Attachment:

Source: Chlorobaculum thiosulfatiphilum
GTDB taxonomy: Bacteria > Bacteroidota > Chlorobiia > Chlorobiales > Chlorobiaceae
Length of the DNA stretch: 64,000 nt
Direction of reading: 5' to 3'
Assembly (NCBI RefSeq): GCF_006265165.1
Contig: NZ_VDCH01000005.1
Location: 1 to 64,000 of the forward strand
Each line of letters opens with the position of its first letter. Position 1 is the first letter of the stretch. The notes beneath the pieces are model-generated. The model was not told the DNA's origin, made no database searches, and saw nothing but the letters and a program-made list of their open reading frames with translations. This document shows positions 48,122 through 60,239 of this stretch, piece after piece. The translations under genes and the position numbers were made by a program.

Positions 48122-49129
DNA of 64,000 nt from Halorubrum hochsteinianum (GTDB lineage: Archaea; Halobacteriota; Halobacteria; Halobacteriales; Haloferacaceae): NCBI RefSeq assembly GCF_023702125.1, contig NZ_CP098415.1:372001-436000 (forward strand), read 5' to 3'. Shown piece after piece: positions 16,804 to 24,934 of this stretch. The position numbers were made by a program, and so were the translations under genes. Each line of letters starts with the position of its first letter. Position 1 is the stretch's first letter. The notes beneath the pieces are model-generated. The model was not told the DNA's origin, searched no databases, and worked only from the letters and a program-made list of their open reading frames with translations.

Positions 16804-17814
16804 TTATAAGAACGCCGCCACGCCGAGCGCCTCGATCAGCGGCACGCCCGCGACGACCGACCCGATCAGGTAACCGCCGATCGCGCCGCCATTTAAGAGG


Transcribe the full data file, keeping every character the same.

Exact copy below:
Source: Chlorobaculum thiosulfatiphilum
GTDB taxonomy: Bacteria > Bacteroidota > Chlorobiia > Chlorobiales > Chlorobiaceae
Length of the DNA stretch: 64,000 nt
Direction of reading: 5' to 3'
Assembly (NCBI RefSeq): GCF_006265165.1
Contig: NZ_VDCH01000005.1
Location: 1 to 64,000 of the forward strand
Each line of letters opens with the position of its first letter. Position 1 is the first letter of the stretch. The notes beneath the pieces are model-generated. The model was not told the DNA's origin, made no database searches, and saw nothing but the letters and a program-made list of their open reading frames with translations. This document shows positions 48,122 through 60,239 of this stretch, piece after piece. The translations under genes and the position numbers were made by a program.

Positions 48122-49129
DNA of 64,000 nt from Halorubrum hochsteinianum (GTDB lineage: Archaea; Halobacteriota; Halobacteria; Halobacteriales; Haloferacaceae): NCBI RefSeq assembly GCF_023702125.1, contig NZ_CP098415.1:372001-436000 (forward strand), read 5' to 3'. Shown piece after piece: positions 16,804 to 24,934 of this stretch. The position numbers were made by a program, and so were the translations under genes. Each line of letters starts with the position of its first letter. Position 1 is the stretch's first letter. The notes beneath the pieces are model-generated. The model was not told the DNA's origin, searched no databases, and worked only from the letters and a program-made list of their open reading frames with translations.

Positions 16804-17814
16804 TTATAAGAACGCCGCCACGCCGAGCGCCTCGATCAGCGGCACGCCCGCGACGACCGACCCGATCAGGTAACCGCCGATCGCGCCGCCATTTAAGAGG